A few thoughts on the current interest rate picture, and why it’s just about inevitable, despite the lurches and false starts from the U.S. economy, that long-term interest rates are set to rise.
First, with a national deficit that will crest $1.6 trillion by the end of 2010, the U.S. government desperately needs to attract buyers of U.S. Treasuries. Typically, the government can only raise money in two ways — by raising taxes and borrowing money. The former is politically untenable — at least right now — but the latter is in play.
The fly in the ointment is that Treasuries aren’t in big demand by investors. There’s a cloud hanging over the U.S. Treasury market, as some investors are increasingly worried that the U.S. will follow Greece into bankruptcy, unable to pay its debts and make good on its bond obligations. This is probably a long shot, as most economists say that the U.S. economy is in much better shape than Greece’s markets, and that investors have little worry about the U.S. honoring its debts.But the fact that the subject is even on the lips of (mostly foreign) investors is worrisome.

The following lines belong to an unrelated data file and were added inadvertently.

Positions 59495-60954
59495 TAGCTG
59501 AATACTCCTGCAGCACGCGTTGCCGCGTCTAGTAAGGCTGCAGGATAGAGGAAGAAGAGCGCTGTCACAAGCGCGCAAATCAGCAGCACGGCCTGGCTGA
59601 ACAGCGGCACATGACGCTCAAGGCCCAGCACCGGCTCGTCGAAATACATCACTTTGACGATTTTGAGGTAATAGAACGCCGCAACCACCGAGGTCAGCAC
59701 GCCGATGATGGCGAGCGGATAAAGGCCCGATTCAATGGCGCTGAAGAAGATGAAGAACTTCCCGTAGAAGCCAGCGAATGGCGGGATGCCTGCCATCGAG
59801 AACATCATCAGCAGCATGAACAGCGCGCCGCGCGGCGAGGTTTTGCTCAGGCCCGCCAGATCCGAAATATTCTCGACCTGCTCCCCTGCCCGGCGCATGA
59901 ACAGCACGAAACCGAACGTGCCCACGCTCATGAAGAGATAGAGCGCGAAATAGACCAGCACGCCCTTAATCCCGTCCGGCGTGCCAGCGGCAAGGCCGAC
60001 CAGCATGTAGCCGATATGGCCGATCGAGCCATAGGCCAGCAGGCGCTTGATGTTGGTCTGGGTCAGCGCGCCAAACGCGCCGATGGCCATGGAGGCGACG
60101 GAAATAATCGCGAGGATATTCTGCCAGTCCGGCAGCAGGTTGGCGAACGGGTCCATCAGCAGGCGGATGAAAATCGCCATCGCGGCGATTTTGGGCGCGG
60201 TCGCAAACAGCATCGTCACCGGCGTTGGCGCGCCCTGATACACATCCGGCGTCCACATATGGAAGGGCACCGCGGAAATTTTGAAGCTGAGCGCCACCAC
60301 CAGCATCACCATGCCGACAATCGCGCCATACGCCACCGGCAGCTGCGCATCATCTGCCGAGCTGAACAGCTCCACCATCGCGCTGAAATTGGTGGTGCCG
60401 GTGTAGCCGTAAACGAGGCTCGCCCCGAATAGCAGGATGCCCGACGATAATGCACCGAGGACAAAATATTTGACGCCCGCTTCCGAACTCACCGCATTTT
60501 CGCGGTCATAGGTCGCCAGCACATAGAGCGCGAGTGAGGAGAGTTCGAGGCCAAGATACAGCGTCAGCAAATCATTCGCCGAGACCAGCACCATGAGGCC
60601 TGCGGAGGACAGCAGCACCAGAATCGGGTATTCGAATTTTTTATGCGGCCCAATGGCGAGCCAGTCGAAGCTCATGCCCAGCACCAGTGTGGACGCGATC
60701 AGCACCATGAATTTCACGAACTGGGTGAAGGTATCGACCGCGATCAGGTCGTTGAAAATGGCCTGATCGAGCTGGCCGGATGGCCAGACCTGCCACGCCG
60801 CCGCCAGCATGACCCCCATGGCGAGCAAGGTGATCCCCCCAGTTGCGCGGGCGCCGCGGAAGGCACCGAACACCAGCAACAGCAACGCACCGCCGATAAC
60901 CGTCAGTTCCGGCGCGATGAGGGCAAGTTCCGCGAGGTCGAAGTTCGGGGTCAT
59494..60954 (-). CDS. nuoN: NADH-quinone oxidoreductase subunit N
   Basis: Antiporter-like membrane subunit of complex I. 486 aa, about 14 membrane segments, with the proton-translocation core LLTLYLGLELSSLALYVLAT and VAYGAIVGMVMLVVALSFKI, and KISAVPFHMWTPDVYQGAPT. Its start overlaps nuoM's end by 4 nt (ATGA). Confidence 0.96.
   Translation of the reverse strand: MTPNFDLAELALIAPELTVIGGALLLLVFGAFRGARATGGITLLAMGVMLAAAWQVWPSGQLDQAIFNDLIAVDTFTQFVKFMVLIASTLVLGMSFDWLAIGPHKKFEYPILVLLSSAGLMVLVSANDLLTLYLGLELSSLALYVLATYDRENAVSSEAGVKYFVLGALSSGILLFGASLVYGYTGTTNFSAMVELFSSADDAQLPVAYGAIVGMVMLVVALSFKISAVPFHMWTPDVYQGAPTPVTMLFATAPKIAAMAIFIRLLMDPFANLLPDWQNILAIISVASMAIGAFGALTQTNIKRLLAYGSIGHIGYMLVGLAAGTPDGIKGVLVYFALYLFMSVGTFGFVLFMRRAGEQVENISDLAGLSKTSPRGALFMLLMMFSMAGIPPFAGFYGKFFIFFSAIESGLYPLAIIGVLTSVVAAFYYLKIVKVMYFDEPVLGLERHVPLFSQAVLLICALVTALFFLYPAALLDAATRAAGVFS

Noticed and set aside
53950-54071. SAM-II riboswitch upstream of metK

Second, investors aren’t exactly thrilled about the current rate of return they’re getting on their investments in Uncle Sam. The Federal Reserve’s decade-long policy of keeping interest rates low has fueled low rates of return from Treasury yields — the average yield dropped from 6.58% in 2000 to 3.85% so far this year, according to the Treasury.
Thus, the return on investment for 10-year Treasuries has fallen by over 270 basis points over a 10-year period — and the 3.85% yield we’re seeing now is a vast improvement on the 2.46% interest on 10-Year Notes we saw in January 2009. Investors are increasingly looking at Treasury investments and deciding they can do better elsewhere, and that’s a scenario the U.S. government can’t afford.
So it’s no coincidence that the Federal Reserve is actively looking to sell the $2.29 trillion in securities it currently has on its balance sheet. That threat alone, combined with aggressively-priced U.S. Treasury auctions, should force long-term interest rates higher, as consumers would have to pay more for mortgages and businesses would have to pay more to borrow money.As rates go higher, more investors will jump into the U.S. Treasury pool, thus making White House economists happy, if not the American public, which isn't too pleased about current government spending.